Brown spotted stains are normally caused by rust in the water and are evidence of rusty metal sitting in the water.
White-gray stains occur due to excess calcium in the water. This is evidence of calcium build-up.
Yellow-Brown Waterline Stains
Yellow-brown waterline stains point to a build-up of unwanted dirt and debris in the water.
Yellow-green stains are a sign of mustard algae, especially if the stain is slimy to the touch. I cover how to clear up and prevent mustard algae in depth in a separate post.
Black-purple-brown stains are a sign of manganese staining. This can be an issue for pools that are filled with well water.
Black-Green Spotted Stains
Black-green spotted stains may indicate a black algae infestation. Check out my article on removing black algae for information on clearing this up.
Pink Film-Like Stains
Pink film-like stains most likely occur from pink slime, a pink bacteria that looks and feels similar to algae (but pink). Check out my article on getting rid of pink slime in your pool if you have pink stains.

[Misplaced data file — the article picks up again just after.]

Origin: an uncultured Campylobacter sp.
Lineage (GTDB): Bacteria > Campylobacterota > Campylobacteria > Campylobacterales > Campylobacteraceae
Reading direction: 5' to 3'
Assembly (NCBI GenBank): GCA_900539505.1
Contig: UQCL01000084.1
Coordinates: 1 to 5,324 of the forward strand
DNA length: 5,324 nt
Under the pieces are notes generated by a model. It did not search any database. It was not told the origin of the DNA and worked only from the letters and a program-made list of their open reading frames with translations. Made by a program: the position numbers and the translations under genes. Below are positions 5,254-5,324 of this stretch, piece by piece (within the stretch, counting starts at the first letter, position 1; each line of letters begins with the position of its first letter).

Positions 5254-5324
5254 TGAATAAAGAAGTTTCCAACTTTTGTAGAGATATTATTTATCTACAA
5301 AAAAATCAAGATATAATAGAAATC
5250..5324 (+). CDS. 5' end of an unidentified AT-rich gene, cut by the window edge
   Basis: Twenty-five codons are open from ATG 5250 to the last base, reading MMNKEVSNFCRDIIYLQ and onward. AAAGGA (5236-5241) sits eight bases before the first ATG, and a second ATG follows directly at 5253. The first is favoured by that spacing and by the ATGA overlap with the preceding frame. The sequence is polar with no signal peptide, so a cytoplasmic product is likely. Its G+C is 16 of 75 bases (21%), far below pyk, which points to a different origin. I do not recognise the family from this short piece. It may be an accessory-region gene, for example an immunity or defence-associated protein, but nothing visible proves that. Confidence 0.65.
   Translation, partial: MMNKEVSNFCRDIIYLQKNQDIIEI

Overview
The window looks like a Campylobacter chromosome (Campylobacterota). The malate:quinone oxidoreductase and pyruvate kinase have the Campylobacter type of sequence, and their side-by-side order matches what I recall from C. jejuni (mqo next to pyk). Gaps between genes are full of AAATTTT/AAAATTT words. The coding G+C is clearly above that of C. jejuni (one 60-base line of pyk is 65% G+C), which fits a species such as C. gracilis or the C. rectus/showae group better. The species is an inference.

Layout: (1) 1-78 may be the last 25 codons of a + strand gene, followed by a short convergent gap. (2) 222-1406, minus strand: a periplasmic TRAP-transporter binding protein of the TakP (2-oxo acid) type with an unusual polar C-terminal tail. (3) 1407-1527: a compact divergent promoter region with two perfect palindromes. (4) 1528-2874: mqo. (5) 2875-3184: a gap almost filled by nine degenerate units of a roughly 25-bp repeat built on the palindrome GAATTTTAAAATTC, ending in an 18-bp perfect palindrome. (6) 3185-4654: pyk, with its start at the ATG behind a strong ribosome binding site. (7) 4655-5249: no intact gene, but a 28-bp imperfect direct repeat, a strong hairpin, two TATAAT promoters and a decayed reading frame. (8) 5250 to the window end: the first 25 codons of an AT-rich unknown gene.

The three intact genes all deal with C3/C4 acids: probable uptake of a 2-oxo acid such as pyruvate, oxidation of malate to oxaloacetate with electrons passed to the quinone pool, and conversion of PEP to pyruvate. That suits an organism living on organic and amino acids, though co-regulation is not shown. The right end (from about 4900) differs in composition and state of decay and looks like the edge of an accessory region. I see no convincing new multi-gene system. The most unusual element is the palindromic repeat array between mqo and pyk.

Grey-black stains can occur do the overuse of algaecides with silver in them. Silver stains are uncommon but are fairly difficult to remove.
How to Test For Organic And Metal Stains
While the color of a stain can often help you identify what kind of stain it is, there are circumstances where it is more difficult to discern. Misdiagnosing a pool stain and treating it with the wrong materials is the last thing you want to do as a pool owner.
It is common for pool stores to immediately recommend algaecide for green pool stains. However, if the pool stain turns out to be from copper, algaecide can actually make the stain worse.